6 myths about IRAs employees can't afford to believe
Our daily roundup of retirement news your clients may be thinking about.
6 myths about IRAs that clients can't afford to believe
Many people have misconceptions about IRAs, preventing them from using the savings vehicle to build their nest egg, according to this article on Forbes. For example, many workers think that they are not allowed to contribute to a 401(k), a traditional IRA and a Roth IRA in the same year, which is untrue. Another common misconception is that workers who earn “too much” money can’t contribute to an IRA. And while it’s true that workers can be ineligible to contribute to a Roth IRA if they earn “too much” in the IRS’ eyes ($133,000 for single clients, or $196,000 if they’re married and filing jointly). However, even high-earners are allowed to fund a traditional IRA. To be sure, it gets even more confusing because household income affects how much of someone’s traditional IRA contribution the IRS will allow them to deduct from their taxes.
Investing tips for clients in their 30s
Clients are advised to start investing as soon as they embark on a career, while those who are already in their 30s should get on track and max out their 401(k) contributions, according to this article in U.S News & World Report. "By the time you're in your 30s, you should have gotten a few promotions, and you might have a working spouse with whom you share household expenses," says an expert. "At this stage, maxing out your 401(k) plan -- to the full $18,000 in salary deferral -- should be a priority. In addition to building a long-term retirement nest egg, you'll take a major bite out of your federal income tax bill."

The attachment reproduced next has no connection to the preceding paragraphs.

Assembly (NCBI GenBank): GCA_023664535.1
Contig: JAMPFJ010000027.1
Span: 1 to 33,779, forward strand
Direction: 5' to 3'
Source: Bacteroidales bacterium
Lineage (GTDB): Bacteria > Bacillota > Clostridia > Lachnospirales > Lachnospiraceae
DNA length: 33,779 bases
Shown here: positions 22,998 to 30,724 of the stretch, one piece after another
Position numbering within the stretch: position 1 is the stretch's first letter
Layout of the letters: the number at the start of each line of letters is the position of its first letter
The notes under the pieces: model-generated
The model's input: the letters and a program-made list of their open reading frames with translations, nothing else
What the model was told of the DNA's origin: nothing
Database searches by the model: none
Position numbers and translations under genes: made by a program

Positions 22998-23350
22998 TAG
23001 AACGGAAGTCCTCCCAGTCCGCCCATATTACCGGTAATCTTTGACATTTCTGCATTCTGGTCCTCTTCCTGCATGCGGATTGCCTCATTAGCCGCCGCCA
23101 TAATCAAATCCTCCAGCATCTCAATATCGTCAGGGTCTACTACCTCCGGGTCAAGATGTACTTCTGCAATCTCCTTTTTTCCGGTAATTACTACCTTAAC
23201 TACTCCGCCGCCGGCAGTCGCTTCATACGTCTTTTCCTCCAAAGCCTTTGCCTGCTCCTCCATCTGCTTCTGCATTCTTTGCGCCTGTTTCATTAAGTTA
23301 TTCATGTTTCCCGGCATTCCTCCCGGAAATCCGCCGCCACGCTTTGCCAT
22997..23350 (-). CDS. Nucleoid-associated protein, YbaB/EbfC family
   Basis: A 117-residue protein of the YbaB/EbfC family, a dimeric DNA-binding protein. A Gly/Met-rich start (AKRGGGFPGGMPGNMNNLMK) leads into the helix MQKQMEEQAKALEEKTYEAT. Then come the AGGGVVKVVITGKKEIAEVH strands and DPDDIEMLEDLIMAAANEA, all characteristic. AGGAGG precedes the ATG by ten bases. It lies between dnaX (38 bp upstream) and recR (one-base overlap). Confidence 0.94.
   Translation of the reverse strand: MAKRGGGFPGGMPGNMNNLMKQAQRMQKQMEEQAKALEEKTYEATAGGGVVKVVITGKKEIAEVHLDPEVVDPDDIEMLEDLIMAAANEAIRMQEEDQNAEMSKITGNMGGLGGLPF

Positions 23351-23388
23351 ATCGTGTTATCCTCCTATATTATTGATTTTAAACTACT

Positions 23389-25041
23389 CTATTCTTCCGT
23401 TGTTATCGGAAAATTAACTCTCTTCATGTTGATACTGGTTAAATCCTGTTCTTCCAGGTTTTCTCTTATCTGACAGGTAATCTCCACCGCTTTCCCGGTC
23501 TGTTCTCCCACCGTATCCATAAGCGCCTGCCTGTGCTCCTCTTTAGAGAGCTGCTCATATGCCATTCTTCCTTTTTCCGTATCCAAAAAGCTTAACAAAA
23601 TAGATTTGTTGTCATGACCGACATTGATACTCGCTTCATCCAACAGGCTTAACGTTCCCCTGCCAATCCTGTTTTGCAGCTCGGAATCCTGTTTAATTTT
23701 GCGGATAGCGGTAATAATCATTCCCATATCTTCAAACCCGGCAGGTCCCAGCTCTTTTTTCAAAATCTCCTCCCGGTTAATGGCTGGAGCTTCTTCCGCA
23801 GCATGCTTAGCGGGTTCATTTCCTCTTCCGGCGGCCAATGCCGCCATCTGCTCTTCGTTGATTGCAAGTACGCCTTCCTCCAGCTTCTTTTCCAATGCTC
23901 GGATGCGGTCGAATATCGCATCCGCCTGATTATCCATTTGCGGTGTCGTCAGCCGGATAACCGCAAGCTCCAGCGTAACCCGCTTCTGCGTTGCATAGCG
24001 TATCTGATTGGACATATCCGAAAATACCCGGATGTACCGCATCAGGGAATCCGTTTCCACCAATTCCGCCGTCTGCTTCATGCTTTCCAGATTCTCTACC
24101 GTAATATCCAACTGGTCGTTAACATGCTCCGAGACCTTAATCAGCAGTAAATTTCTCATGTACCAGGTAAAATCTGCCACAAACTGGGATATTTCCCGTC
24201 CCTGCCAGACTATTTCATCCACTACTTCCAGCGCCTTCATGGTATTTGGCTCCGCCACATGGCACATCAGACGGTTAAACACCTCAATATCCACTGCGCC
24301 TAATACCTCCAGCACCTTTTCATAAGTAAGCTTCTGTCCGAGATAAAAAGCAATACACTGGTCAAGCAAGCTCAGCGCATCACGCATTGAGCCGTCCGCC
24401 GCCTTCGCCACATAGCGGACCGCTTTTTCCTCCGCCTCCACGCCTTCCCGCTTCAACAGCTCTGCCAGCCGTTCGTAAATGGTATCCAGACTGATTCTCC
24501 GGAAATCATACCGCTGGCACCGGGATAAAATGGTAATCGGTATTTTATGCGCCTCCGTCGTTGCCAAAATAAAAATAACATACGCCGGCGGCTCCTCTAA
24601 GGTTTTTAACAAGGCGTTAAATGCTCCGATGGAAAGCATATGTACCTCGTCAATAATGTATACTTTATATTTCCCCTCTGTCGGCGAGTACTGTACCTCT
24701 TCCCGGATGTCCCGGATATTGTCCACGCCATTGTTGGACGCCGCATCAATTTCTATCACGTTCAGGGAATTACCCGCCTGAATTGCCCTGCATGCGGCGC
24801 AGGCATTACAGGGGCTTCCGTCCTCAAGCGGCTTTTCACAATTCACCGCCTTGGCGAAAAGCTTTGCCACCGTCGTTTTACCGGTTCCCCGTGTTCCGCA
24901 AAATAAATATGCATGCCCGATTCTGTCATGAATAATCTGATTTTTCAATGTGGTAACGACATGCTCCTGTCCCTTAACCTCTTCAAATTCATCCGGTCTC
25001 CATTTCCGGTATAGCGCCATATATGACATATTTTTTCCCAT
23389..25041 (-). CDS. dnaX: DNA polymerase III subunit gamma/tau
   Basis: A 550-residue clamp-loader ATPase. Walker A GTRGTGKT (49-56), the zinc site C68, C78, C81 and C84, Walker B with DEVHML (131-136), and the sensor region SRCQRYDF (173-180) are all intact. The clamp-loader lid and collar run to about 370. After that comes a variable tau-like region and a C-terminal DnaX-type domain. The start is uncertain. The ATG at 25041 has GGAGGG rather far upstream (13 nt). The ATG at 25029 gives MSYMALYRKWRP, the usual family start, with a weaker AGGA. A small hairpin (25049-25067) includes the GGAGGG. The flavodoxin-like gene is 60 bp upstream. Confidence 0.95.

Older workers feel on track for retirement. Are your clients?
A survey has found that 59% of workers believed that they are ready for retirement, with 65% of the respondents saying they intend to add at least $100 to their nest egg over the next six months, according to this article on USA Today. “It’s encouraging to see people are starting to think about retirement,” says a certified financial planner. “Some people stayed out of the market and didn’t feel they wanted to invest because of the recession. Now people are starting to play catch-up.”
These countries are struggling the most to support their retirees
Many countries are underprepared to handle their growing senior population, as their labor force is shrinking at a faster rate, resulting in fewer workers supporting the rising number of retirees, according to this article on Bloomberg. The ratio of workers per retiree in the U.S. is 4.4 to one, with France, Singapore and other countries posting a ratio between 2.2 to 3.5. An aging population poses various challenges to advanced economies, says an expert. For instance, the U.S. has “very high health-care costs for all citizens.”